The Na'vi are the inhabitants of Pandora. The name has Biblical undertones. Navi means prophets in Hebrew. In Avatar, name of the Great Mother Eywa also has Biblical resonance. This mantric sound reverses the sound of Yahweh, male God of ancient Israel. The priestly scribes who wrote the Bible condemned agricultural, Earth-centered Goddesses of the ancient Near East, portraying them as whores and demons. The Bible's demonization of mother Goddesses justified the genocide that Hebrew armies carried out against the tribes of Canaan, or present day Palestine. These same scriptures proved useful to our own colonial settlers in justifying the extermination of native American tribes. In Deuteronomy chapter 20, Yahweh as military commander orders Joshua's army to invade Canaan and "slaughter everything that has breath."
Breath is the life-force of the Na'vi and their planet. Breathing is a spiritual sacrament in Na'vi culture, as indeed it is in the healing arts of most ancient tribes on Earth. In Avatar's most religious moments, the Na'vi gather cross-legged on the ground to practice collective breathing, which we would call pranayama, or kriya yoga. As the tribe breathes together, their collective consciousness roots down in the forest through bio-energetic cords of kundalini, accessing the wisdom of the ancestors and the cosmic life of nature. Their individual breaths are now synchronized in the Spirit-breath of the Great Mother, which they channel toward healing a wounded sister, initiating a neophyte into clan membership, or defeating the invaders. In many ancient cultures, incidentally, breath and Spirit are one and the same. Even in the Bible, the word for breath, "ruach," is the word for Spirit.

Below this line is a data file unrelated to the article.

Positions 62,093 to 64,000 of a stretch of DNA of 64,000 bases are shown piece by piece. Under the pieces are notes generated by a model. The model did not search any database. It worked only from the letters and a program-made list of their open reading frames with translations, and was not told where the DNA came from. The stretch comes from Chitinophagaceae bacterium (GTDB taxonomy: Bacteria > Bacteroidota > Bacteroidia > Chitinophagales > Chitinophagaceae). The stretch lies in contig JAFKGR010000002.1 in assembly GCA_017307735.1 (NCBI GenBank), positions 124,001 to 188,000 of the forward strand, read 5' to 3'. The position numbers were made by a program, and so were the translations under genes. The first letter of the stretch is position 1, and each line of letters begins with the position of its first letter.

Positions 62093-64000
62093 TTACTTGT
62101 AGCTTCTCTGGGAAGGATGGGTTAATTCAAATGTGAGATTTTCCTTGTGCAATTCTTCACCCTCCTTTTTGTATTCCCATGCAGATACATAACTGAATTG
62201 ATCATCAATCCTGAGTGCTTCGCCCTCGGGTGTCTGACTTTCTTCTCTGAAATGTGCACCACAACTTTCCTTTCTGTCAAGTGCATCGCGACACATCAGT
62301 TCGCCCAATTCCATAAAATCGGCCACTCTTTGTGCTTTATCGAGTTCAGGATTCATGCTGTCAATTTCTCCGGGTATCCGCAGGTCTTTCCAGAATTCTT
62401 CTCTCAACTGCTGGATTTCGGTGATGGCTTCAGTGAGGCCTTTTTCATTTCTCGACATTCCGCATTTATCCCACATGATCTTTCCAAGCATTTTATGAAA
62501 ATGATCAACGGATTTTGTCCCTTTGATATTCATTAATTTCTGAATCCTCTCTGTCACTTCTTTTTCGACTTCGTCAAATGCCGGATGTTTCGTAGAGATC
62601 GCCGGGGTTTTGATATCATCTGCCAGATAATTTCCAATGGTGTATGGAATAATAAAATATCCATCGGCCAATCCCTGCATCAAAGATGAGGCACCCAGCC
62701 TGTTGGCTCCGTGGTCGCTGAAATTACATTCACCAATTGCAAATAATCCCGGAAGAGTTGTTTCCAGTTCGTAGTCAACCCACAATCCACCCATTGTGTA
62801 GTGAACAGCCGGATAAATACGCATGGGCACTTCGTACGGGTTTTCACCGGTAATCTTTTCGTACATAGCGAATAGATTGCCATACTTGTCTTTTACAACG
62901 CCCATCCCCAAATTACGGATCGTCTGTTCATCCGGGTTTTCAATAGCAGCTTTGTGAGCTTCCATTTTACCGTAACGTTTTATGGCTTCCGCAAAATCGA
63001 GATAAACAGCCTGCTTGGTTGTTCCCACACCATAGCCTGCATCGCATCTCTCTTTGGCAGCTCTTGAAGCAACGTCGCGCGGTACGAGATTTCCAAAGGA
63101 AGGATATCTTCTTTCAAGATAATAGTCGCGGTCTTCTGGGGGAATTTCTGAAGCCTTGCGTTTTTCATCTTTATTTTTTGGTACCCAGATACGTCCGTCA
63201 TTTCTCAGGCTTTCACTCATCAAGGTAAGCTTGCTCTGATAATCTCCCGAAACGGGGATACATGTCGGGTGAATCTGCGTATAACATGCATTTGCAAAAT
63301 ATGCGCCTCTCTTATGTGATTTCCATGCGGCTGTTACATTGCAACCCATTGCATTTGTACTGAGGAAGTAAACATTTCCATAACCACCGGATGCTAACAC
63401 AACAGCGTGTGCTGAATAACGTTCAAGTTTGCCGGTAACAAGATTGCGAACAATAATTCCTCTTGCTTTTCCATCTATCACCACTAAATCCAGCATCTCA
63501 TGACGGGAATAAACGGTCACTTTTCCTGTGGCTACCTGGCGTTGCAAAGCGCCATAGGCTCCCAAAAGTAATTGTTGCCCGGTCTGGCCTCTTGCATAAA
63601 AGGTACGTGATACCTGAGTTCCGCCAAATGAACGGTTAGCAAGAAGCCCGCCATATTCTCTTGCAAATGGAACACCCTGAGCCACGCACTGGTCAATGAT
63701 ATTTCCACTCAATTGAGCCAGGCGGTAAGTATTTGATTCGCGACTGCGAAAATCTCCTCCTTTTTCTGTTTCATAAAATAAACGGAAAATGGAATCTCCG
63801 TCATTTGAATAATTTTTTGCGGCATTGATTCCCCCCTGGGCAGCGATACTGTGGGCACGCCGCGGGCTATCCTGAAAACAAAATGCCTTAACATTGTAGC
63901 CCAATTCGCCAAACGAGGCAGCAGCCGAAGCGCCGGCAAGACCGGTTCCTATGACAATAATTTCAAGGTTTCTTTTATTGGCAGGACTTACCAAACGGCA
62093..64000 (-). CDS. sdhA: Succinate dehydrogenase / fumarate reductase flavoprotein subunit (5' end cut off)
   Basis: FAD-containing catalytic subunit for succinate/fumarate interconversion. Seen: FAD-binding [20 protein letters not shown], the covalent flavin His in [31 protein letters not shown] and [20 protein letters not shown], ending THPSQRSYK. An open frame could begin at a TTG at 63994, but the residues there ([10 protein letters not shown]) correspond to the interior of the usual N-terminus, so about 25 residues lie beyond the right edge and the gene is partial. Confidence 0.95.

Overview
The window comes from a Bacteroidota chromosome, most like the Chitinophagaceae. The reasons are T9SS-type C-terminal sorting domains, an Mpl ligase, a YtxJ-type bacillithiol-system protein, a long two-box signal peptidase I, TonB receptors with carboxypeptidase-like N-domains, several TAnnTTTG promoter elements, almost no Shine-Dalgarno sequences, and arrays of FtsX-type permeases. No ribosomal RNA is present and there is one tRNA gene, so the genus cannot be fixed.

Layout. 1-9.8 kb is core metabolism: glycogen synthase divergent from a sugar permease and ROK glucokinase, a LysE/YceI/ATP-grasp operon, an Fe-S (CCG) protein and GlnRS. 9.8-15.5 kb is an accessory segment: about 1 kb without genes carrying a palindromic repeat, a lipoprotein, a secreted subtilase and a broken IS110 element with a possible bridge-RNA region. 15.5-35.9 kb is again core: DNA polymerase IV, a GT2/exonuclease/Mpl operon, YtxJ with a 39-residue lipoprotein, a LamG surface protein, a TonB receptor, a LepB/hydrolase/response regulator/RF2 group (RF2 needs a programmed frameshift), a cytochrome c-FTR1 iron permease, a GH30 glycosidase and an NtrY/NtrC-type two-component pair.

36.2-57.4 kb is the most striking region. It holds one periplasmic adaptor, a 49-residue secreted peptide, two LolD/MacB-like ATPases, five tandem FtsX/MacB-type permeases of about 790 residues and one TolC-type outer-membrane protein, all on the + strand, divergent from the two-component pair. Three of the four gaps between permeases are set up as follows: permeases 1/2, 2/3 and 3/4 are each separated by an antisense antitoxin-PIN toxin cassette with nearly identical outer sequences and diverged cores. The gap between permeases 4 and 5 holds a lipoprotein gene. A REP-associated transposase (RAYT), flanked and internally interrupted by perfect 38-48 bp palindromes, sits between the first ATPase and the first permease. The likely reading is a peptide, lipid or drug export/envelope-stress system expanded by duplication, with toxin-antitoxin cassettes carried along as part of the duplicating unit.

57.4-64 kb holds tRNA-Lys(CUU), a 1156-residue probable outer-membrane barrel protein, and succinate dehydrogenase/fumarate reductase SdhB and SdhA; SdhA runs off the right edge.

The American's who descend on Padora to rape its forests for profit are called "the sky people." Avatar dramatizes the ancient conflict between matriarchal cultures, who worship the Earth-Goddess, and patriarchies who serve the Sky God. In the coming age, we will synthesize the two into one, the dichotomy will become a marriage. Thus the promise of Avatar's hero, who begins as a wounded U.S. marine and ends as a tribal warrior of the Na'vi.
Avatar is more than entertainment. It is an awakening to biogenic spirituality, a spirit that takes responsibility for saving our planet while there is still time. Avatar chooses to inspire rather than to proselytize. It is a work of art, not a power-point lecture in green politics. We peel off those 3-D glasses and stumble out of the theater with a prayer on our lips, like St. Paul receiving the vision of Christ-Consciousness and then removing the scales from his eyes. But in Avatar, the Christ-Consciousness is feminine. The prayer on our lips undoes the damage of patriarchy.
Eywa, Great Mother, I see you. I see your bio-spiritual nerve roots glistening through reptilian stems of flowering cortex in Pandora's ancestral dream time. Do not take sides, All-Mother, but balance, balance our violent lives with beauty. Through the calling of your tender name, Eywa, make gentle the power of Yahweh, and heal our planet.